A woman comes into frame and informs us that the film we are about to see contains scenes of a highly sexual nature. Quick edits show her clenching sheets, while another reveals a woman feverishly straddling a cushion. "But wipe that drool off your little faces, this isn't a movie about sex, this is a movie about love" she proclaims. Perspectives change again as she continues the brief monologue; first lying on her stomach absent mindedly thrusting a remote between some sofa cushions before addressing an overhead camera threatening to invade her ample cleavage. "So get your hands out of your pants motherfuckers, I give you the story of The Erotic Couch". She spills quarters onto herself produced from within her panties and gives us a wicked smile.
The entire sequence carries an unmistakable Russ Meyer-like air in delivery and it's not the last time we see the approach. Then queue the retro-intro, complete with super groovy make-out music and a girl dancing in silhouette à la Bond movies. So what in the hell does Gonzoriffic Films and Andrew Shearer have in store for us here, exactly? I'm not too sure, but I'm damn well pulling up a seat.
Open to Beatrice (co-writer/producer Monica Puller), who has posted an ad to get rid of her old creaky sofa bed that's been giving her back problems to the point she'd rather sleep on the floor. Strangely enough a package arrives on the doorstep containing a red velvet couch cover just before her first interested party arrives. Beatrice carefully smoothes the material out over the worn upholstery then sits down in front of it to partake in some tuna, accidentally dropping some onto the sofa. After a very metaphorical moment she's startled to hear the furniture ask her to remove the can from its place on it; then it instructs her to put the cushion back where it goes, too. "Slowly, don't do it too fast", the couch suggestively insists. After a sigh of relief offering, "I could do things to you that you'd like, too. Why don't you have a seat and let's find out." Beatrice accepts the couch's invitation and is soon on a journey of personal discovery that unspools her own proverbial threads of love, passion and desire.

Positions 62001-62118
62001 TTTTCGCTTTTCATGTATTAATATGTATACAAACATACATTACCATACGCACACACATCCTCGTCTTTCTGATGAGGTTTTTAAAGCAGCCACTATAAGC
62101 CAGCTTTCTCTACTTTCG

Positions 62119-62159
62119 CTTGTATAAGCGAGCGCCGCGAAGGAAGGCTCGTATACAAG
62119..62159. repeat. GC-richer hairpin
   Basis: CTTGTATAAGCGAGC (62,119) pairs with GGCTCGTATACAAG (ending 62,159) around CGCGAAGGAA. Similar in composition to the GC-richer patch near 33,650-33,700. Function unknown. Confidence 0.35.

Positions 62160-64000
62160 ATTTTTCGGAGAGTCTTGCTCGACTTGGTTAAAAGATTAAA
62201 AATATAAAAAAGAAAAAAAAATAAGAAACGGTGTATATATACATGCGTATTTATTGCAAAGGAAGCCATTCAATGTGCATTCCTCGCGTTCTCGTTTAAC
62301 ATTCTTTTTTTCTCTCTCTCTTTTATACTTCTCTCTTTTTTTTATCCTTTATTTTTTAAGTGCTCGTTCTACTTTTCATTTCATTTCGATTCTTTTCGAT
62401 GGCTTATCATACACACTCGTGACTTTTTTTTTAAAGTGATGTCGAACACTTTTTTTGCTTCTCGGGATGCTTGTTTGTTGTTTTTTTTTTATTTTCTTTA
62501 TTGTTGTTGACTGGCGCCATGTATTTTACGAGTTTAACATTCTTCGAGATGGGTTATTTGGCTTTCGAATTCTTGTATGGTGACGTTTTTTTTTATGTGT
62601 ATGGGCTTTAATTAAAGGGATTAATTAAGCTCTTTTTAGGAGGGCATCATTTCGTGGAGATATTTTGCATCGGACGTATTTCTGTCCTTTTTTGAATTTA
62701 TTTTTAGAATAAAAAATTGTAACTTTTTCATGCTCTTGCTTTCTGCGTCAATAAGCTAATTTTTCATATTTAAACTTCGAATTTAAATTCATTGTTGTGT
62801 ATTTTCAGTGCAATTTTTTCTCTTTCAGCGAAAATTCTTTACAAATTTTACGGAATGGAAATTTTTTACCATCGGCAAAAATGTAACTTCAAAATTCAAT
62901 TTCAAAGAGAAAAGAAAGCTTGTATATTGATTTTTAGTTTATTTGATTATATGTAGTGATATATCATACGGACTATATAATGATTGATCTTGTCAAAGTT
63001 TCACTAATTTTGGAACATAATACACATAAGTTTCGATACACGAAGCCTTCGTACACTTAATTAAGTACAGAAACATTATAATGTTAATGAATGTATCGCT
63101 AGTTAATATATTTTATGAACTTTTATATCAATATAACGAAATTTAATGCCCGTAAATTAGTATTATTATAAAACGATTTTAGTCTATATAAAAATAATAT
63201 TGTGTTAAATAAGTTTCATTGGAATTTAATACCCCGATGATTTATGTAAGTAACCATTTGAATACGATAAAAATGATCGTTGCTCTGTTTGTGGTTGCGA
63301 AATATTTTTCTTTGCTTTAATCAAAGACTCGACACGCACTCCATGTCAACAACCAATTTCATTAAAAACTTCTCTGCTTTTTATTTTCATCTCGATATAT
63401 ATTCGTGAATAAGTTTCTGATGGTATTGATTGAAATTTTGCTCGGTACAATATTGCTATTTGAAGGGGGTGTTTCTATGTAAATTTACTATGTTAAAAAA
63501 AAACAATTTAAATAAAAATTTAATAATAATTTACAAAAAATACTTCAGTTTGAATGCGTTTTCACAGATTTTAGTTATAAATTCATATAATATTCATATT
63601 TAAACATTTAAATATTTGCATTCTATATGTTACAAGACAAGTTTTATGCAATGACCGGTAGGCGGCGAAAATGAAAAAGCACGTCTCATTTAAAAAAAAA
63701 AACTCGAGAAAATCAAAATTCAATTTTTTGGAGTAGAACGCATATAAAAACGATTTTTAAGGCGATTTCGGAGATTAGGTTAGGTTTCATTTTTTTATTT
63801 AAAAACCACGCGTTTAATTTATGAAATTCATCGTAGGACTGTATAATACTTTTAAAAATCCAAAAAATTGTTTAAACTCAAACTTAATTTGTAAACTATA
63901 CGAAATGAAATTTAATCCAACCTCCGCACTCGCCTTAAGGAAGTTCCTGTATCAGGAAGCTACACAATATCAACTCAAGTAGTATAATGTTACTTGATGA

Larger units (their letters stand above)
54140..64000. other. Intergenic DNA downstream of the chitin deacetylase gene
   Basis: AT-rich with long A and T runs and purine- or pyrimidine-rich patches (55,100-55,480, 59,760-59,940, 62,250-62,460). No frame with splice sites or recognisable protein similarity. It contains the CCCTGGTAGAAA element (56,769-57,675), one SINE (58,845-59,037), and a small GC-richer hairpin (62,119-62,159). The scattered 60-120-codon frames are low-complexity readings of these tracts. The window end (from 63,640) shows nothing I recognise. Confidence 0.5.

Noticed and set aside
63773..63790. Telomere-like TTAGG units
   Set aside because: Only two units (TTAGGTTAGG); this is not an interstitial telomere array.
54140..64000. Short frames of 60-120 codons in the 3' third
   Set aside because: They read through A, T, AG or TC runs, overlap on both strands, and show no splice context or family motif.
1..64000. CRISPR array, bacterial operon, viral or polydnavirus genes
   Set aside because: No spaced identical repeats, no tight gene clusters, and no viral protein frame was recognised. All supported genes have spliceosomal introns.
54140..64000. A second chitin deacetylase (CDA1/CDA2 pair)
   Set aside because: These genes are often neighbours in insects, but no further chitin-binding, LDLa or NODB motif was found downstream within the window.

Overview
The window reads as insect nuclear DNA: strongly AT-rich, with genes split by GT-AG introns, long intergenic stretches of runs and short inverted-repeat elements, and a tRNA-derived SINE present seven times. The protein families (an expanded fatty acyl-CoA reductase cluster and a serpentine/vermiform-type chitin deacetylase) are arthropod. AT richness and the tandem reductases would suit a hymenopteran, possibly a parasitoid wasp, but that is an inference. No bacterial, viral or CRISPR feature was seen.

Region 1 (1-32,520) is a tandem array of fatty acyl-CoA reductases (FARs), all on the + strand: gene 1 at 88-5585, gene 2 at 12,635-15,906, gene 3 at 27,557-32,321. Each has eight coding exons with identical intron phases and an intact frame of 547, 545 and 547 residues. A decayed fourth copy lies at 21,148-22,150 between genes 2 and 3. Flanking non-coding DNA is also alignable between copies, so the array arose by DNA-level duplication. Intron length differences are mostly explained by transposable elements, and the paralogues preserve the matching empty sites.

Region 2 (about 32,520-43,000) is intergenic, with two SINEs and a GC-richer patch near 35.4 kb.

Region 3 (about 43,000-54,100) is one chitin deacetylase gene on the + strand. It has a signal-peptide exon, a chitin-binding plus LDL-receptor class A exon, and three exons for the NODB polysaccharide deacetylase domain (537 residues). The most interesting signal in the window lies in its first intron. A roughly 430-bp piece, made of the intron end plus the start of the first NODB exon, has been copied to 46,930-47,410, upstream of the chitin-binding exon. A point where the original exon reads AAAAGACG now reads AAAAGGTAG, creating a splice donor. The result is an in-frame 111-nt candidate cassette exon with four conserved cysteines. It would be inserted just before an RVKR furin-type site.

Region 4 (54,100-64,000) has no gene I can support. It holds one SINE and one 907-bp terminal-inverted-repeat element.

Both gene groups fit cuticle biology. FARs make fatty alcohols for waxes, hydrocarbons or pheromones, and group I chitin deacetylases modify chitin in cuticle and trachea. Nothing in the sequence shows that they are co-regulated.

A series of encounters quickly follow that involve Beatrice and her comely couch and its fetching fibers. Guests arrive and inhibitions are lost, cushions are caressed, ice cubes get sucked, lady businesses tingle and lesbians loiter. Can Beatrice quench the insatiable appetite of her sultry sofa before it consumes everyone in its fervid folds?
If one comparison must be made, then I'd say The Erotic Couch is sitting most in John Waters' territory. It is subversive and outrageous, yet has a refreshing honesty in detail that is extremely rare in mainstream filmmaking. Director Andrew Shearer shows a real talent in photography and composition (especially during the final coupling) and the score is also very commendable.
In the end I think the film really is just about love. It just also happens to involve some personal relations with furniture. Because after all, women apparently know a sex couch when they see one.
Thanks to Maven over at Last Blog On The Left for being kind enough to procure me a copy of this little gem and you should definitely check out the Gonzoriffic Film site at gonzoriffic.com, too.